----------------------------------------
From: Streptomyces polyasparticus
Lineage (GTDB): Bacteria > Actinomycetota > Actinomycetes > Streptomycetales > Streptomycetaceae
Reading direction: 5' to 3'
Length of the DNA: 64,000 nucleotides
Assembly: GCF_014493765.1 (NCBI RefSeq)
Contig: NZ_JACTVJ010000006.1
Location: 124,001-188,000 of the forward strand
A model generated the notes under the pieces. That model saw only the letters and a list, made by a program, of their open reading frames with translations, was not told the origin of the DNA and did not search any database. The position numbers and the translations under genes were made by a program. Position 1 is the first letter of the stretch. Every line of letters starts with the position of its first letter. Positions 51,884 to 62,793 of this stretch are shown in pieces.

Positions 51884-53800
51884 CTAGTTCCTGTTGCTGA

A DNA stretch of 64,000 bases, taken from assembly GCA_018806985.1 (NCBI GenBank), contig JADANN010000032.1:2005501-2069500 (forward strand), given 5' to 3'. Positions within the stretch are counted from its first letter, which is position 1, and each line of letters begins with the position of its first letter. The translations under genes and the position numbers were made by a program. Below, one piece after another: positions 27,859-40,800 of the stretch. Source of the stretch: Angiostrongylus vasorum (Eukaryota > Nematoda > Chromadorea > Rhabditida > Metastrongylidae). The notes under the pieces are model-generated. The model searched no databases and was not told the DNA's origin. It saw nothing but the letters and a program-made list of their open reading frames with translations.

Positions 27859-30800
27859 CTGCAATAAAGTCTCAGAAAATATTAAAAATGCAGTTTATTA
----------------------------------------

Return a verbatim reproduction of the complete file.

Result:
From: Streptomyces polyasparticus
Lineage (GTDB): Bacteria > Actinomycetota > Actinomycetes > Streptomycetales > Streptomycetaceae
Reading direction: 5' to 3'
Length of the DNA: 64,000 nucleotides
Assembly: GCF_014493765.1 (NCBI RefSeq)
Contig: NZ_JACTVJ010000006.1
Location: 124,001-188,000 of the forward strand
A model generated the notes under the pieces. That model saw only the letters and a list, made by a program, of their open reading frames with translations, was not told the origin of the DNA and did not search any database. The position numbers and the translations under genes were made by a program. Position 1 is the first letter of the stretch. Every line of letters starts with the position of its first letter. Positions 51,884 to 62,793 of this stretch are shown in pieces.

Positions 51884-53800
51884 CTAGTTCCTGTTGCTGA

A DNA stretch of 64,000 bases, taken from assembly GCA_018806985.1 (NCBI GenBank), contig JADANN010000032.1:2005501-2069500 (forward strand), given 5' to 3'. Positions within the stretch are counted from its first letter, which is position 1, and each line of letters begins with the position of its first letter. The translations under genes and the position numbers were made by a program. Below, one piece after another: positions 27,859-40,800 of the stretch. Source of the stretch: Angiostrongylus vasorum (Eukaryota > Nematoda > Chromadorea > Rhabditida > Metastrongylidae). The notes under the pieces are model-generated. The model searched no databases and was not told the DNA's origin. It saw nothing but the letters and a program-made list of their open reading frames with translations.

Positions 27859-30800
27859 CTGCAATAAAGTCTCAGAAAATATTAAAAATGCAGTTTATTA